Pasta la vista baby – we’re rolling out the big guns here. Homemade ravioli pasta, not one, but two ways. Stuffed full of butternut squash, sage and pine nut, then cooked in a melted sage butter and served with a smile.
S/O to Saskia’s mum who provided the beautiful butternut squash below from her allotment for the feasting. Just-a like-a mumma used to make-a. Sort of.
We experimented with two different types of vegan pasta dough; flour and semolina. We found the semolina recipe was better taste wise and it was a much easier dough to work with. The flour pasta is extremely tough to roll out, especially if you don’t have pasta maker! We’ve included both recipes further down and it was interesting to see which our guests preferred and what the final outcome was.
- Chop up your squash, saving 8 thin disks from the narrow part to use as decoration. Whack these in the oven on a lot heat with a drizzle of oil and some salt. Keep checking these back frequently and turning over – you want little crispy squash disks by the end for garnish.
- Chuck the rest of the squash in a pan with just enough water to cover it and cook until it is soft. Mash this up, and season.
- In a small pan chuck in your pine nuts and toast them over a low heat, turning really frequently because they can burn easily. Once browned all over, finely chop and add to the squash.
- Fry the garlic, sage and onions in another pan for about 5 minutes then add to the squash along with the parmesan. Taste check – this should be delicious and it’s what is going to fill your perfect little parcels.
AQUAFABA FLOUR PASTA
- To reduce the aquafaba, gently heat it above a mid flame until it starts to thicken and begins to take on a similar form to egg white. This can take up to 30 or so minutes.
- In a mixing bowl, combine flour and turmeric. The turmeric is really all about the colour so add more for a more vibrant coloured dough.
- Add the reduced aquafaba and mix it into the flour. The dough will need some water to come together, but be careful not to add too much as you will end up with a wet and soggy dough – we suggest adding a tbsp. at a time
- Knead the dough for at least 5 mins and then set aside for 60 minutes under a damp kitchen towel so that the dough doesn’t dry up.
- Combine the dry ingredients; we added more turmeric to this one so both of our pastas were a little different in colour which added to the aesthetics of the dish.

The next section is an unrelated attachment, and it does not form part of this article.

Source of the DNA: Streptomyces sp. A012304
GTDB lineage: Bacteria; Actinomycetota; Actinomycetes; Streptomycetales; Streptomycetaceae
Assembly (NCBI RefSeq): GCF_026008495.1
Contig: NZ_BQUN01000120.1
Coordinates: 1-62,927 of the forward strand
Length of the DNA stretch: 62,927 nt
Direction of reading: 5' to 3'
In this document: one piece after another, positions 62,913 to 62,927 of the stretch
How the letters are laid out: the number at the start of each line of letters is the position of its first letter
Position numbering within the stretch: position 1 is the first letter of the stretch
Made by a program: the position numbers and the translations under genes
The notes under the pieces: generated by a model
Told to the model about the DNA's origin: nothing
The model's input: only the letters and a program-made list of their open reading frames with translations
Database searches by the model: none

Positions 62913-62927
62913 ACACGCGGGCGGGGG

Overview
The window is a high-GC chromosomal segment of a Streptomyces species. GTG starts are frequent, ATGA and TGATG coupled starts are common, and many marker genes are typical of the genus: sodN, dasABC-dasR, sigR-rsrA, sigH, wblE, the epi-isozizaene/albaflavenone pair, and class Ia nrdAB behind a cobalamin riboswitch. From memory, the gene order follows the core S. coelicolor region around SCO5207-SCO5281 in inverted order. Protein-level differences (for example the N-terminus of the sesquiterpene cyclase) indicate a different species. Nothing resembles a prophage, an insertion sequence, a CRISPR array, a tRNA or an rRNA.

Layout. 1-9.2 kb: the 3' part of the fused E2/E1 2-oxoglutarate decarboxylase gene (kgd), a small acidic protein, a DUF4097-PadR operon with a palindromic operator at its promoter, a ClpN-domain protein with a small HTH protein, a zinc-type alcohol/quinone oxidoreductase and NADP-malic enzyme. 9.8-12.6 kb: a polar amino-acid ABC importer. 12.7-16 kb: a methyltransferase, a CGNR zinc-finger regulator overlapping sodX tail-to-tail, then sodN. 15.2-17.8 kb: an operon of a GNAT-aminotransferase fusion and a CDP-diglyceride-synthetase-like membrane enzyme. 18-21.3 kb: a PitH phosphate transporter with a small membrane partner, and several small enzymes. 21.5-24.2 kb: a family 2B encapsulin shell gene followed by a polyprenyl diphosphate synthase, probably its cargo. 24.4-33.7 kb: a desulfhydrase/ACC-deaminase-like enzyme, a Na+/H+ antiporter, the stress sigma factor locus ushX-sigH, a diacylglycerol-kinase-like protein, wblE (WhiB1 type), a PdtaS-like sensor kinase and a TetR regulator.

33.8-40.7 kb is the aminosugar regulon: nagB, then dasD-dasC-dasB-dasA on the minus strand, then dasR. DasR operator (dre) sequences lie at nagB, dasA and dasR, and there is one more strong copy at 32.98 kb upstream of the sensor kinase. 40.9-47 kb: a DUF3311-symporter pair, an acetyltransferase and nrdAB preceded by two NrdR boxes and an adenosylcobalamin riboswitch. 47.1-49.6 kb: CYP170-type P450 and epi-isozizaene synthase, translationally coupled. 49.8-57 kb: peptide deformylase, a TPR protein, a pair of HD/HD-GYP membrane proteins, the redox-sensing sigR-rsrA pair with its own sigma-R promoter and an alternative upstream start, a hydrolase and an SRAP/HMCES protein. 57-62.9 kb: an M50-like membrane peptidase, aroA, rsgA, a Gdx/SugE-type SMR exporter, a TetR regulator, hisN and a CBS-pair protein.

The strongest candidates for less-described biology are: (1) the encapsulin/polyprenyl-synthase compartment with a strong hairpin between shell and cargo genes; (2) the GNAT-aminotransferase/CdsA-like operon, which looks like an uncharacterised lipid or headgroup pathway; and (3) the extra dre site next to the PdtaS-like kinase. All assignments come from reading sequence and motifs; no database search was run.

- Make a well in the centre and trickle in the water slowly – mix in until a dough has formed. If the dough is too wet add more flour.
- Knead the dough for about 5- 10 minutes until it is smooth and bounces back when you press it
- Pop to one side wrapped in cling film for 30mins – 1 hour to sit.
- When both doughs are ready take a small piece – leaving the extra in cling film so it doesn’t dry out and roll out on a floured surface as thin as you possibly can, fold it once and roll again – with ravioli the thinner the better! (if you tear it just pinch it at the tear and roll it a few times, this should close it up)
- Use a pastry cutter to cut both types of pasta into 2 inch rounds and set aside on a plate under a damp kitchen towel.
- You then want to fill each of these lovely little parcels with a teaspoon of the filling. Seal it up by gently running a wet finger along the edges of the circles and placing a counterpart on top.
- You can then seal them by pressing onto the seal with the back of a fork all the way around. Make sure to intermittently dust them with flour otherwise they will stick together and tear.
- When you’re ready to serve your ravioli get a pan of water on to boil and a large skillet on a medium heat.
- Put the marg, oil and lemon juice in until it boils then turn it down to simmer stirring frequently.
- As soon as you’ve done that, drop in half the sage and start to let that fry, gently turning the leaves over. They should brown and crisp really nicely in about five or so minutes.
- When they are ready, take about 2/3 of them out and lay on some kitchen paper. Chop the other half of the sage up and add to the pan. Keep this buttery sauce simmering and top up with more butter if you need to keep it wet.
- Boil your ravioli carefully in batches for 3 minutes. Take them out with a slotted spoon and allow the water to drip off before putting them in the buttery pan.
- Coat them in the sauce for about a minute or two before placing on a dish with the butternut squash ring, some toasted pine nuts and a few of the fried sage leaves.
Serve it immediately to astonished faces with a great knowing grin of your pure cucina mastery.